Mummy Tummy (aka Diastasis Recti) is when the linea alba of the rectus abdominis stretches to allow room for the growing fetus, leaving a gap between each set of recti. Complaints are more than just vanity, it has a big impact on the way you live! A physiotherapist trained in pre/post natal core stability can identify a DRA and assess how to treat it. This can be done both pre and postpartum.
All Things Glutes! 5 Progression Exercises to Strengthen Your Gluteus Medius
Written by: Blake Scott, MPhty, BA (Kin, Hons), Registered Physiotherapist (Note: no longer at GRSM)
The Glute muscle group is a very popular group of muscles in the rehab world, especially the Glute Medius muscle!
Often the “Little Brother” of the Gluteus Maximus (Glute Max), the Gluteus Medius (Glute Med) plays an important role in maintaining a level pelvic alignment (preventing abnormal or excessive unilateral hip drop during single leg activity) and proper hip/knee/ankle alignment in single leg activity (walking, running, hopping). The Glute Max is more of a powerful global muscle responsible mainly for hip extension (think sprinting, running, stairs etc.).
There are many pathologies associated with the inability to maintain a proper alignment with the pelvis and femur including Patella Femoral Pain Syndrome (PFPS), Medial Tibial Stress Syndrome (shin splints), low back pain, and increased risk of ACL injury to name a few.
A study using EMG analysis (monitoring muscle activation with electrodes) was performed in 2011 by Borgen et al.1 to determine which exercises commonly performed in the clinical setting best activate the Glute Med and Glute Max.
The results of this study can help rehab professionals to develop a tailored, gradual graded strengthening program to specifically target poor muscle strength/activation, especially in the early phases of rehab.
The results of this study compared each exercise’s Glute Med/Max muscle contraction as a percentage of the individuals maximal voluntary muscle contraction (MVIC).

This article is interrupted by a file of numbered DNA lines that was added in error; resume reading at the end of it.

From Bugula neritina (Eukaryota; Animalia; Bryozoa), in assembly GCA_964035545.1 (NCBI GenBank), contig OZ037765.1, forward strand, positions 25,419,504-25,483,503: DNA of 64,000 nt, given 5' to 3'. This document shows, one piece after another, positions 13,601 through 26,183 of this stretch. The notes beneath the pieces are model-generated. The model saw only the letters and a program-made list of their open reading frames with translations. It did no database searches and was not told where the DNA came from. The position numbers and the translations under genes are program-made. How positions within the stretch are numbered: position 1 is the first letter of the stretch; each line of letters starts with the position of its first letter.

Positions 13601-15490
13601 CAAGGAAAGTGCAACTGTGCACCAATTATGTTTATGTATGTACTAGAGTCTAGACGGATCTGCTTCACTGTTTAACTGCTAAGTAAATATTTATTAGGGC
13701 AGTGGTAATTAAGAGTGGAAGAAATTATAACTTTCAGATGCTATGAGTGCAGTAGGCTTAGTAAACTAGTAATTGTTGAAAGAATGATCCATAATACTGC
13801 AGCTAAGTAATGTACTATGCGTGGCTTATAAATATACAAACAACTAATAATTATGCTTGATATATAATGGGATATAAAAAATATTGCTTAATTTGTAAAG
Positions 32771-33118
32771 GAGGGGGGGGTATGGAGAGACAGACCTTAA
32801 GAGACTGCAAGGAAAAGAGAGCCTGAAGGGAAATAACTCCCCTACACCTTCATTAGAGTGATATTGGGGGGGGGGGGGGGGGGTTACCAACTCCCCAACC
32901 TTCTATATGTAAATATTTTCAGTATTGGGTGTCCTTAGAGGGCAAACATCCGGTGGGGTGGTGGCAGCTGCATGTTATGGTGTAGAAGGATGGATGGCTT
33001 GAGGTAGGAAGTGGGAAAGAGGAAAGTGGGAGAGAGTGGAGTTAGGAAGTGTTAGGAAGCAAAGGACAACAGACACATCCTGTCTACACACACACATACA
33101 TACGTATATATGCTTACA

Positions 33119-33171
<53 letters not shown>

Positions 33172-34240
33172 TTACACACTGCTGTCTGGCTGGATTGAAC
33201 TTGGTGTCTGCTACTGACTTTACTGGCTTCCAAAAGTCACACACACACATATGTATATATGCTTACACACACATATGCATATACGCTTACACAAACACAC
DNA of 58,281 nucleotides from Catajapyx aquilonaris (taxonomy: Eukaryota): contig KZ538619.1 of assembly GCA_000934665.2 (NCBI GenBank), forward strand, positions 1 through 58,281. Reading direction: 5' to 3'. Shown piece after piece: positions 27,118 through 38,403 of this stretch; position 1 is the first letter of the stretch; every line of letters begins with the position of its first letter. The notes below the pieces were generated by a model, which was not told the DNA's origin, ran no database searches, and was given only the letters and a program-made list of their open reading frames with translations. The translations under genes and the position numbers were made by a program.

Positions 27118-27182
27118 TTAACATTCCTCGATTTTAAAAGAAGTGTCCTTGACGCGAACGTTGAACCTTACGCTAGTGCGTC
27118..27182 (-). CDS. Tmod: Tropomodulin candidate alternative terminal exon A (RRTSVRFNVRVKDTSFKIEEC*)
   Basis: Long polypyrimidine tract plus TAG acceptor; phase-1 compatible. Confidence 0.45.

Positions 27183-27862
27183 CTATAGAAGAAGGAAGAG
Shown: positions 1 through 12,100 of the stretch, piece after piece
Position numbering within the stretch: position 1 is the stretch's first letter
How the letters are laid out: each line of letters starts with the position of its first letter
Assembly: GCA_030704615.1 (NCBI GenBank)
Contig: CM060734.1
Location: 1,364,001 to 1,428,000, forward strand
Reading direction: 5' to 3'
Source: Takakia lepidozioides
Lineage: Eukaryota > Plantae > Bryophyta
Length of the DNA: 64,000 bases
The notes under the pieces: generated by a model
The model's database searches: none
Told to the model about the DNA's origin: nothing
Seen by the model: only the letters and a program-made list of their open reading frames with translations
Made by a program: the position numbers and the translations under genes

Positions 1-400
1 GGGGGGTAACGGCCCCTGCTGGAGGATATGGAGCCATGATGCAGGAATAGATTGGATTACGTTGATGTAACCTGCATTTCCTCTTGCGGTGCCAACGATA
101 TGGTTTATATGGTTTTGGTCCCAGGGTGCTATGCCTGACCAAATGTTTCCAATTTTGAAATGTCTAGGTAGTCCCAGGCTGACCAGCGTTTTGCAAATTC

The study results are shown in the chart below:
As you can see the side plank abduction with the dominant leg (DL) down has the highest percentage of MVIC of the Glute Med making this an excellent rehab exercise if an individual struggles with maintaining a level pelvis and/or femoral knee alignment with single leg activity.
Although this is a great study for identifying exercises that target Glute Med activation, it does have some limitations in that it does not include exercises that require external equipment (therabands, weights) and is mainly relevant for early phase rehab only.
Below are video examples of the top Glute Med exercises identified by this study:
1. Side Plank with Static Hip Abduction
Aim for 30-60 second holds, 3-5 repetitions each side
2. Single Leg Squat
Keep a close eye on hip/knee/ankle alignment. Ideally you are trying to maintain a level pelvis with the middle of your knee tracking over your 2nd toe. 5-8 reps, 3-4 sets
3. The Banded Clam Shell
Looks easy but if you add a mini band and prolonged holds, it is a great way to feel a burn in the Glute Med! Hold 10-15 seconds for 10 reps
4. Front Plank with Hip Extension
This is a great challenge for the core as well! Try to avoid any excessive side to side movement through your hips as you lift your leg up towards the ceiling. 5 second holds, 5-8 reps, 3-4 sets
5. Lateral Step-Up/Down
Similar to single leg squats, keep a keen eye on hip/knee/ankle alignment of your stance leg. 5-8 reps, 3-4 sets
Boren, Kristen et al. “Electromyographic analysis of gluteus medius and gluteus maximus during rehabilitation exercises.” /International journal of sports physical therapy/ vol. 6,3 (2011): 206-23.
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